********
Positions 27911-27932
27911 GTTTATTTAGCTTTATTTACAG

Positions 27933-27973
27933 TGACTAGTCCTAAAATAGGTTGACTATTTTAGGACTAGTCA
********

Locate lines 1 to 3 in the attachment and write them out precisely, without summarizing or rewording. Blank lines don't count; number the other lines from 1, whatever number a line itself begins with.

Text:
Positions 27911-27932
27911 GTTTATTTAGCTTTATTTACAG

Positions 27933-27973